5. The GMR sensor element as recited in claim 1, wherein the GMR resistor elements are situated at least approximately in one of circular fashion and octagonally.
6. A method of using a GMR sensor element including eight GMR resistor elements arranged in a rotationally symmetrical positioning connected to each other to form two Wheatstone full bridges, structured in strip form and oriented with respect to one another such that a line coplanar to the GMR sensor element, passing approximately through a center of a circle or octagon formed by the eight GMR resistor elements, and bisecting any of the GMR resistor elements is approximately perpendicular to a strip direction of the bisected GMR resistor element, the method comprising one of:
using the GMR sensor element in an angle sensor for detecting an absolute position of one of:
one of a camshaft and a crankshaft in a motor vehicle in a camshaft free engine having one of electrical and electrohydraulic valve timing,
a motor position of an electrically commutated motor, and
of a windshield wiper position; and
using the GMR sensor element in a steering angle sensor system in a motor vehicle.
7. The GMR sensor element as recited in claim 1, wherein the eight GMR resistor elements are arranged in a rotationally symmetrical positioning about a common center.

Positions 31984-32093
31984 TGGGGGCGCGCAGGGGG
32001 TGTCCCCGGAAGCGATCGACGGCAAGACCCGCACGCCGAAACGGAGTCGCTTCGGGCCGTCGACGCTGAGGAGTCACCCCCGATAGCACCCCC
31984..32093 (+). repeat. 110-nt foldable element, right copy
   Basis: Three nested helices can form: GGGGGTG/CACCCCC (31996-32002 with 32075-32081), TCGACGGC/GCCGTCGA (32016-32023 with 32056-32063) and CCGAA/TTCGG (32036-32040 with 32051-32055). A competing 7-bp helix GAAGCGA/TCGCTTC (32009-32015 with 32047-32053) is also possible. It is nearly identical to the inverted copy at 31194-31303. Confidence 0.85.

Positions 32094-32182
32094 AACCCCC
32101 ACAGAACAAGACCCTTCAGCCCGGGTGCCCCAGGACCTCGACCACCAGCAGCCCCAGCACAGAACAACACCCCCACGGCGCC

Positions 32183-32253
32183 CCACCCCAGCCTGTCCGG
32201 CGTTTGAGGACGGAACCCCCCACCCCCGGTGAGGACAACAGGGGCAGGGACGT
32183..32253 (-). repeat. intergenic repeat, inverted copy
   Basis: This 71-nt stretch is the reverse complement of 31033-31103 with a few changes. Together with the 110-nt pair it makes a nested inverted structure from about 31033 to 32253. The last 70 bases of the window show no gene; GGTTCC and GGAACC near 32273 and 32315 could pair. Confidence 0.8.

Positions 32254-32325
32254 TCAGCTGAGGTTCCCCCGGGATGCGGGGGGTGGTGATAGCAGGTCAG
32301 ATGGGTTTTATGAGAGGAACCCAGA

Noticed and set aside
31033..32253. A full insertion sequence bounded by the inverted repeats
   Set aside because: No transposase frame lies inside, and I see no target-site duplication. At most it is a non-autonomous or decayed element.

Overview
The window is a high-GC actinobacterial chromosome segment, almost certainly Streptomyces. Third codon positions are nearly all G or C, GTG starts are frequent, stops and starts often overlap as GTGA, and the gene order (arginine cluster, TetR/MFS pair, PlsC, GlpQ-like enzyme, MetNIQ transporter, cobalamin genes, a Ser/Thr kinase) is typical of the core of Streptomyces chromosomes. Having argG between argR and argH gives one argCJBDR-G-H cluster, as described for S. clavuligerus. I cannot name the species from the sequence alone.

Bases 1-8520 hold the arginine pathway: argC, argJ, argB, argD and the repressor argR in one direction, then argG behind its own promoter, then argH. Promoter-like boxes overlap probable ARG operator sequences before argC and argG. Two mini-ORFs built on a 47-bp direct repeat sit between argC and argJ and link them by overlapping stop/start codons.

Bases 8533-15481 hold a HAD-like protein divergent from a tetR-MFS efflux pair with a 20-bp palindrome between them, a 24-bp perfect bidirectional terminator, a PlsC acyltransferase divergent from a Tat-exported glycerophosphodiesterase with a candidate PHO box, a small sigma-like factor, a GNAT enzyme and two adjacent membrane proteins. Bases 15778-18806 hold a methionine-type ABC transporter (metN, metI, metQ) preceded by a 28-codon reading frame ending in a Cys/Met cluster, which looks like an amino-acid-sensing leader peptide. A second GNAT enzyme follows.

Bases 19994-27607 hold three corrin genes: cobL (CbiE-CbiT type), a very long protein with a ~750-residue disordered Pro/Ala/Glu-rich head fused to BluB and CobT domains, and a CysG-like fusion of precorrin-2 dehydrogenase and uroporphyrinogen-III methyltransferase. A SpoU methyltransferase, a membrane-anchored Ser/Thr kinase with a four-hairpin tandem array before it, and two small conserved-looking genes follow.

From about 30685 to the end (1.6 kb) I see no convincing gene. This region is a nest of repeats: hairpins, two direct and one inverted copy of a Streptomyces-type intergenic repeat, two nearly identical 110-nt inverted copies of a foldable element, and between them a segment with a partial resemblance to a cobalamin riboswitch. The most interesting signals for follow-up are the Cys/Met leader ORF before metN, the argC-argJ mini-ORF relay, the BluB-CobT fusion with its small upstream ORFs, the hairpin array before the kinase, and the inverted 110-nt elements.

8. The GMR sensor element as recited in claim 1, wherein the eight GMR resistor elements are circularly positioned.
9. The method as recited in claim 6, wherein the eight GMR resistor elements are arranged in a rotationally symmetrical positioning about a common center.
10. The method as recited in claim 6, wherein the eight GMR resistor elements are circularly positioned.
11. The GMR sensor element as recited in claim 1, wherein the eight GMR resistor elements have one reference magnetization direction each and one strip direction each, and the reference magnetization direction of each GMR resistor element is oriented at an angle of less than 45° to the respective strip direction.
12. The method as recited in claim 6, wherein the eight GMR resistor elements have one reference magnetization direction each and one strip direction each, and the reference magnetization direction of each GMR resistor element is oriented at an angle of less than 45° to the respective strip direction.
Description

This application is a national stage filing under 35 U.S.C. 371 of International Application No. PCT/DE03/02145, filed Jun. 27, 2003, which claims priority from German Application No. 102 34 347.0, filed Jul. 26, 2002, and German Application No. 102 57 253.4, filed Dec. 07, 2002, specifications of which are incorporated by reference herein.

FIELD OF THE INVENTION

The present invention relates to a GMR sensor element according to the main claim, as well as its use.

BACKGROUND INFORMATION

The giant magneto-resistive effect (GMR effect) may be utilized, in the form of so-called spin-valve structures (“spin-valves”) for angular-position sensing. This is described, for example, in PCT International Publication No. WO 00/79298 or in European Published Patent Application No. 0 905 523 A2.